See the ball, hit the ball

December 14, 2005

Athletes often say that when they are playing well - shooting hoops, hitting baseballs, catching passes - the ball appears bigger. Likewise, they say that when they are in a slump the ball appears smaller. When Mickey Mantle hit a 565-foot home run he said, "I just saw the ball as big as a grapefruit." But Joe "Ducky" Medwick of the St. Louis Cardinals said during a slump that he was "swinging at aspirins."

Appearances may be reality, in a sense.

A new study by University of Virginia psychologists has found a correlation between batting averages of softball players and how big, or small, they perceived the ball to be. The study documents that when the players were hitting well they clearly perceived the ball to be bigger. And when they were hitting less well, they perceived the ball to be smaller.

The interactions between mind and body - perception and action - may be as interlinked as athletes believe them to be, according to Jessica K. Witt, a cognitive psychology doctoral candidate at the University of Virginia. Witt and U.Va. psychology professor Dennis R. Proffitt describe the batting average and apparent ball size correlation in a paper that appears in the December 2005 issue of the journal Psychological Science.

The full article can be accessed online at:

"It's interesting that all the optical information is the same - the ball is only one size - but that it looks differently depending on the individual performance of the athlete," Witt said. She is interested in understanding if there is a feedback loop between perception and performance. "It's clear that the way we see the world affects the way we perform in it," she said. "I'm trying to get a glimpse into the role perception plays in streaks and slumps."

Witt and her colleagues conducted their experiment at several softball fields in Charlottesville, Va., and asked players who had finished playing for the day to look at eight different-sized circles on a board and pick the one that best represented the size of the softball they had been trying to hit. They also checked the hitting percentage of the players for that day. They found that the players who were hitting well were picking the larger circles, and the players who were batting .500 or above - those hitting safely at least half the time - were picking the largest-size circle.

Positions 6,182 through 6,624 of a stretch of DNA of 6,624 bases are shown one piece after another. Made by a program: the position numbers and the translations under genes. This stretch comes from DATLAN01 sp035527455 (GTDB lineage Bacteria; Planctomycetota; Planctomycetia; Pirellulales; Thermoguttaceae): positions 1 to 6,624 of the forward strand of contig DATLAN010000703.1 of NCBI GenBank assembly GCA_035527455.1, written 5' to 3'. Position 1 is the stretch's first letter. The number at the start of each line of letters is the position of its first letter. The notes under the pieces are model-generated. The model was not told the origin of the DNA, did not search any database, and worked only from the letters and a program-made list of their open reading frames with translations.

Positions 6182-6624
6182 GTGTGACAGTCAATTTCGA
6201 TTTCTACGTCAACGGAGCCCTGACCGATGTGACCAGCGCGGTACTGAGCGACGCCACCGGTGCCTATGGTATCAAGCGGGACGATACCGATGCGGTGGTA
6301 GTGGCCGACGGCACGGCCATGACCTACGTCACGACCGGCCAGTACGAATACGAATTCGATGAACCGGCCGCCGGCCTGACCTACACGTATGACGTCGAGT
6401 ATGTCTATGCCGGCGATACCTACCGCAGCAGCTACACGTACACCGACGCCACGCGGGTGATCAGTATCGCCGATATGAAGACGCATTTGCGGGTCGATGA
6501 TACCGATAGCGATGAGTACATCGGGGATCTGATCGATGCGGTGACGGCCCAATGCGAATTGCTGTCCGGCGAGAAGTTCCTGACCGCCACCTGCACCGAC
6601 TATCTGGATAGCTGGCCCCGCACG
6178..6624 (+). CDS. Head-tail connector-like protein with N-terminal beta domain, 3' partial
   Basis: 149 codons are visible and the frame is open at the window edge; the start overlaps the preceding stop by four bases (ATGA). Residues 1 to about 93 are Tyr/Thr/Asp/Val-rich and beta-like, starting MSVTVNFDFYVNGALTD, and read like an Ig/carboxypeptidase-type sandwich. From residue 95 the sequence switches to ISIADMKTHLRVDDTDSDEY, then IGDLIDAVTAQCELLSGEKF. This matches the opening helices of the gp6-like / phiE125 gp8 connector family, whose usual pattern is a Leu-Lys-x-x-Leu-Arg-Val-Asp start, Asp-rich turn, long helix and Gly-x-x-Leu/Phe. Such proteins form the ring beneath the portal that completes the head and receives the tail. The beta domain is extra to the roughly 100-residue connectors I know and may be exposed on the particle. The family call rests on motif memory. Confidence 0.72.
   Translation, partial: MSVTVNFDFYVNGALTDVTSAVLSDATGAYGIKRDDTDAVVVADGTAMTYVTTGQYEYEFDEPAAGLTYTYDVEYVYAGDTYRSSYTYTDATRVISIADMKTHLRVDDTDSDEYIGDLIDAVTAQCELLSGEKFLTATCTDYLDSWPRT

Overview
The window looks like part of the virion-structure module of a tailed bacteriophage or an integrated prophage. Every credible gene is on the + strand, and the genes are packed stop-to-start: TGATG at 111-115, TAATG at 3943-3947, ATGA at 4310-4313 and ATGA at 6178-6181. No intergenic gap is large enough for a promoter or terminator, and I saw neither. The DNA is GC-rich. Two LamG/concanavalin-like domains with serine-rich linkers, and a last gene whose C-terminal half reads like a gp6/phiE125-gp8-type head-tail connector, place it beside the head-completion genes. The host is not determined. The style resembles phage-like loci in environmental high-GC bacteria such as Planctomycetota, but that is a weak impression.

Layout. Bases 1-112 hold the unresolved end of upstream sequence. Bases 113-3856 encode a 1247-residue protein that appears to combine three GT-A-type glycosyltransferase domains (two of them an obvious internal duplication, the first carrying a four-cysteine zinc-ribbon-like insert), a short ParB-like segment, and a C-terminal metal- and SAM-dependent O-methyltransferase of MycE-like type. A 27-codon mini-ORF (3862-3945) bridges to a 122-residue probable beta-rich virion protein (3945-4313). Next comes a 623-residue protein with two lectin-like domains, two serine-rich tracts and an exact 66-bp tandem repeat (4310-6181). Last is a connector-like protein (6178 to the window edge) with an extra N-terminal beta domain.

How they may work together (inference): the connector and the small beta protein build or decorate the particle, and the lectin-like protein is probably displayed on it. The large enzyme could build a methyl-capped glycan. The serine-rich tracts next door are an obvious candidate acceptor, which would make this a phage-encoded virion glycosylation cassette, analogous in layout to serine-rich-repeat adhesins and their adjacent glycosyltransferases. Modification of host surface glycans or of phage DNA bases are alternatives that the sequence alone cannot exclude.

The finding did not surprise Witt, a world-class athlete who competed last July for the gold medal-winning U.S. Ultimate Frisbee team at the 2005 World Games in Duisburg, Germany.

"As an athlete I've always been intrigued by how an athlete's physical performance can affect her state of mind," Witt said. "This study was designed to test what ball players have long been saying about how their performance is correlated with the way they are perceiving the ball."

Witt has experienced this herself as an athlete. She notes how she feels much more confident when she's throwing a Frisbee with the wind as opposed to against it. "The player I'm throwing to seems so far away when I'm throwing against the wind, but when I'm throwing with the wind it seems to be a short toss even if it's far," she said.

Witt plans to continue her study on perceived ball size and batting averages under controlled conditions. She hopes to obtain funding or regular access to a batting cage and competitive baseball players to design experiments that would allow her to closely monitor hitting performance, perception and the mental state of players. She is also interested in documenting whether or not visualization techniques - such as repeatedly imagining hitting a ball before going up to the plate - have any effect on performance in actuality and on whether the ball will look bigger.

Witt says such studies have implication in all areas of life - job performance, relationships, abilities and disabilities. "Perspective and perception play a big role in what we do and how well we do it," she said.

University of Virginia

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